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Forum to address Google and Digital Copyright

April 09, 2007

Wayne State University Law School is pleased to announce the fifth Driker Forum for Excellence in the Law on the topic of “Google in Court:  Copyright and the Universal Library” on Thursday, March 8, 2007.

The Forum will take place in the Law School’s Spencer M. Partrich Auditorium, 471 W. Palmer St., Detroit.  Coffee will be served at 5:30 pm, the Forum discussion will take place from 6 to 8 pm, and a reception will follow.

Digital technologies for storing and disseminating text, music, video, visual art, and other products of human creativity have opened the door to a future that some call the universal library.  In this future, all creative output could be universally available via the Internet.

The best known current effort to create the universal library is Google’s book digitization project through which the collections of several major university and public libraries will be made publicly available via the Web.  In 2005, the Authors Guild and a group of five major publishers brought lawsuits against Google, claiming that this project violates the copyright laws.  Google defends by arguing that its activities are fair use of the materials, and therefore do not violate the copyright laws.

Copyright laws are designed to enable authors to capture some of the economic value of their creations, giving them an economic incentive to create.  The ultimate goal of copyright, however, is to make authors’ creations widely available to the public.  Efforts like Google Book Search promote the latter goal, while arguably interfering with the former.

Are the copyright laws suited to the challenge of adjusting the balance between these two goals?  Should the laws be revised to take account of new technologies and new business models?  What sorts of changes to the copyright laws are needed to facilitate the birth of the universal library, while continuing to provide authors with an economic incentive to create?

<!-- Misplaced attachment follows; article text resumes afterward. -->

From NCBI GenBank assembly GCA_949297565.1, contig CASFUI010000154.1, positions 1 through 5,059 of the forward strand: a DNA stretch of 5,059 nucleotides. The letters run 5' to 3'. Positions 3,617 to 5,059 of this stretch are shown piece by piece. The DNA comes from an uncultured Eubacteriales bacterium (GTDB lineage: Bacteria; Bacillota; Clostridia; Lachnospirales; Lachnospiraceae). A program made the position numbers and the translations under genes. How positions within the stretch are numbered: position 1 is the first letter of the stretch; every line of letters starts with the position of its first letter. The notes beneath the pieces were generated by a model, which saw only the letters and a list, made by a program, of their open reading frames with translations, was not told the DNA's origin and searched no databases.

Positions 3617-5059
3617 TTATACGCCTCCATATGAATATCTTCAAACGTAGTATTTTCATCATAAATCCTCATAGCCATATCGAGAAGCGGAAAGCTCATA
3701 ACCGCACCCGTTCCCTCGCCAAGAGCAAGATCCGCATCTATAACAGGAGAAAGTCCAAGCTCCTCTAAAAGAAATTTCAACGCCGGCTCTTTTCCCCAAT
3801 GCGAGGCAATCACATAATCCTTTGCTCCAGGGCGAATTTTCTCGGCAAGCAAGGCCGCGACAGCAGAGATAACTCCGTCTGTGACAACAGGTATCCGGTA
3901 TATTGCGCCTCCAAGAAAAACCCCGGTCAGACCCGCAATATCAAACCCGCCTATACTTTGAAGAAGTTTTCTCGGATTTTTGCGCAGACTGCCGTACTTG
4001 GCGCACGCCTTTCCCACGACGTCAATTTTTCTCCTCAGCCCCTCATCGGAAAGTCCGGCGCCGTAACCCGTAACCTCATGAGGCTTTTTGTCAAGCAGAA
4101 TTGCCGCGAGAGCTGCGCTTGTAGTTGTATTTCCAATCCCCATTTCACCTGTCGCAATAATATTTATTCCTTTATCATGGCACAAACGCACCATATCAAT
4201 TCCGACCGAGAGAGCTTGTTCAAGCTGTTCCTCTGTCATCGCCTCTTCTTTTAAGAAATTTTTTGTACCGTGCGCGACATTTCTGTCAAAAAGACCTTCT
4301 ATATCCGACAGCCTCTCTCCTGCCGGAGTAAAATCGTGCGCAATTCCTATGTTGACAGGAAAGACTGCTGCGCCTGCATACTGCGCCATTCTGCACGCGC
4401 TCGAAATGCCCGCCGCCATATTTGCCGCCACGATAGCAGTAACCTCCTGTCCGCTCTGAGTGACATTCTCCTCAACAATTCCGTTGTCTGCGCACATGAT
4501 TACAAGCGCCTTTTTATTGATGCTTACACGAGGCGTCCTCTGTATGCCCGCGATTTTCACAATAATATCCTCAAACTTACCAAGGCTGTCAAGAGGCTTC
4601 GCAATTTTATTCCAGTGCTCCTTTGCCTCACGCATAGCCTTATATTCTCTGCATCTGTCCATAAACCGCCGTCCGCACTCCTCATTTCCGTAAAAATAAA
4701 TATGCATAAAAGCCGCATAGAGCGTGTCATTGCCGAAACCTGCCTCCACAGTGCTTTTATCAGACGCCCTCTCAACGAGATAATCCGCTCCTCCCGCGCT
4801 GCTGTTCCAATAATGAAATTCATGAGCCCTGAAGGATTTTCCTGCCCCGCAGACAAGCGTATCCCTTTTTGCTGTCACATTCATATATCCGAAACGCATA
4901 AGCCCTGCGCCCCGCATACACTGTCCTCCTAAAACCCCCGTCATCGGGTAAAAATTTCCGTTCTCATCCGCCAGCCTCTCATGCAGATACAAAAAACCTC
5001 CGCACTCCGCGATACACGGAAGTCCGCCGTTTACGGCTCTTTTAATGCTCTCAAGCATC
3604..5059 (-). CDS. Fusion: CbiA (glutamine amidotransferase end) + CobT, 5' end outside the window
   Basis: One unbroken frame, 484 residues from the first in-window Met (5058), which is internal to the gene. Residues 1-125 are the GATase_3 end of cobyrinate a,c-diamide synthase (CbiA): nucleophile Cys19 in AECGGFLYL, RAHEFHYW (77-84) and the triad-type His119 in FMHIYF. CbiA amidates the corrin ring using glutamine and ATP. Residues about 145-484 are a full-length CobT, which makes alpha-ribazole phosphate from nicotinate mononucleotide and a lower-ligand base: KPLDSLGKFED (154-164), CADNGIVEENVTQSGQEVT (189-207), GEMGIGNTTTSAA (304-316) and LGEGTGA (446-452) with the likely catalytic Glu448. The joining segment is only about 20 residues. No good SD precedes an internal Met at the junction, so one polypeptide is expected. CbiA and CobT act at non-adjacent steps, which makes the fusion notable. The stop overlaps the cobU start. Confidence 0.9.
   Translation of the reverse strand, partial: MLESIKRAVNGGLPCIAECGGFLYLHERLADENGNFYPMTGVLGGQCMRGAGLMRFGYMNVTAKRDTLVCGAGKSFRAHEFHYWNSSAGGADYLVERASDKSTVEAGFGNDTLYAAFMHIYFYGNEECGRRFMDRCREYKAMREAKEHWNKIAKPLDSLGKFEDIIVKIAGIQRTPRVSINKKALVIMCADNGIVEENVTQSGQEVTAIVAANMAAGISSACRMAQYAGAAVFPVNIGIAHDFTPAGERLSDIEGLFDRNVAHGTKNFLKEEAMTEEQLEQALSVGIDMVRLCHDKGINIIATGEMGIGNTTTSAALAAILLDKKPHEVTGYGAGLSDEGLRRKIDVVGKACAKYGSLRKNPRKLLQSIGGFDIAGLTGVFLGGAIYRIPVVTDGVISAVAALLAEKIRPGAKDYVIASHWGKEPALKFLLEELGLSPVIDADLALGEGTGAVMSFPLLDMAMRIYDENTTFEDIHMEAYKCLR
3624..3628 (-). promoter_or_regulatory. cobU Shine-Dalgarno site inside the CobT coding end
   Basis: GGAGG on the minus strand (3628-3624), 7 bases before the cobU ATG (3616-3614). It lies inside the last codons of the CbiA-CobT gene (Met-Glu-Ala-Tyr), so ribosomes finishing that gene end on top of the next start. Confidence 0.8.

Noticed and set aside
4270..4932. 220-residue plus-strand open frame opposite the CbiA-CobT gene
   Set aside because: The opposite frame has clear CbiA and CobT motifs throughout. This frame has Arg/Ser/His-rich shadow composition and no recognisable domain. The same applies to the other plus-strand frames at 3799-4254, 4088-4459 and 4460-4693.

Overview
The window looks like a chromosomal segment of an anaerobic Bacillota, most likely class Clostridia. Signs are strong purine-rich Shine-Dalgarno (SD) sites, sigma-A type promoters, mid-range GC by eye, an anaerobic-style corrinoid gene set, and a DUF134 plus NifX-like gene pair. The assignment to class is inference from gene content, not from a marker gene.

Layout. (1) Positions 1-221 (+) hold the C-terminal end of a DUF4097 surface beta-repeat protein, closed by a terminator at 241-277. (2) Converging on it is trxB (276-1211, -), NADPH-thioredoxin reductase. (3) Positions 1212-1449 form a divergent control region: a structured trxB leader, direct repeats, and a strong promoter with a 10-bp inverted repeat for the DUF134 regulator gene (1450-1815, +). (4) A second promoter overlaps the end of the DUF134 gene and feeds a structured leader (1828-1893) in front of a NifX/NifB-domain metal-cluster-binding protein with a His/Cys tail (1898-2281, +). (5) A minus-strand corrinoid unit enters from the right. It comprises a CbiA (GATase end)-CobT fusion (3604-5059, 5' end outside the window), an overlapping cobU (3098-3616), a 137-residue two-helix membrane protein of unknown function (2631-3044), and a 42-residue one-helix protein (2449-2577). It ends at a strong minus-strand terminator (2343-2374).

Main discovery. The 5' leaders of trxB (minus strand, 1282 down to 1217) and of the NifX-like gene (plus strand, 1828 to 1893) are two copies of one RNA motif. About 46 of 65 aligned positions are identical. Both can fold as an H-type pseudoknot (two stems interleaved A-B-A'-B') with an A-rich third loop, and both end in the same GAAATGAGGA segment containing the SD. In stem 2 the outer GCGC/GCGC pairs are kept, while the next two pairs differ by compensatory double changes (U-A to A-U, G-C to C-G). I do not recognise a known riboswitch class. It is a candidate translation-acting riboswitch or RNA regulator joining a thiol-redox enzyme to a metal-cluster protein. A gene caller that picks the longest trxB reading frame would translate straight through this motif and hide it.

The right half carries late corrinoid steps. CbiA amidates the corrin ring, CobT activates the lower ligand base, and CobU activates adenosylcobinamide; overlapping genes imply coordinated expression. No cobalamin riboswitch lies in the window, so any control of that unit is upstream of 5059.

The following panelists will address these and other issues relating to the universal library.  Oren Bracha is assistant professor of law at the University of Texas at Austin.  His dissertation "Owning Ideas" is a comprehensive intellectual history of Anglo-American intellectual property law. Bracha was a law clerk for Chief Justice Aharon Barak of the Supreme Court of Israel. Prior to joining the faculty at UT he worked on several teaching and research projects for the Berkman Center for Internet and Society at Harvard Law School. His fields of interest include intellectual property, cyber law, legal history and legal theory.

Hannibal Travis is assistant professor of law at the College of Law at Florida International University.  He teaches and researches in the fields of cyber law, intellectual property, antitrust, telecommunications, jurisprudence, and international human rights law.  Professor Travis clerked for the Hon. William Matthew Byrne, Jr., of the United States District Court for the Central District of California, and practiced intellectual property and Internet law in San Francisco, California.  Thereafter, he was an associate attorney in New York City, specializing in intellectual property and antitrust cases.  He has also advised human rights organizations with presences in Iraq and Afghanistan, including the Assyrian Democratic Movement and Women for Afghan Women.  His published works include law review articles in the areas of intellectual property and human rights.

Diane Zimmerman is the Samuel Tilden Professor of Law at New York University School of Law.  She has taught at NYU since 1977 and her courses include Torts, Copyright Law, Problems of a Free Press, and a colloquium in innovation policy.  She has published widely in the areas of copyright law, freedom of speech and the press, intellectual property (including serving as editor of the book Expanding the Boundaries of Intellectual Property, 2001) and gender inequality.

The Driker Forum for Excellence in the Law was established in honor of Eugene Driker, a distinguished Wayne State University Law School graduate and valued advisor to Law School deans.

The Driker Forum is free and open to the public.  Parking is available in Structure #1 across from the Law School, on Palmer Street (corner of Cass) for $3.50.  For further information, please contact Robin Dortenzio, (313) 577-3934.

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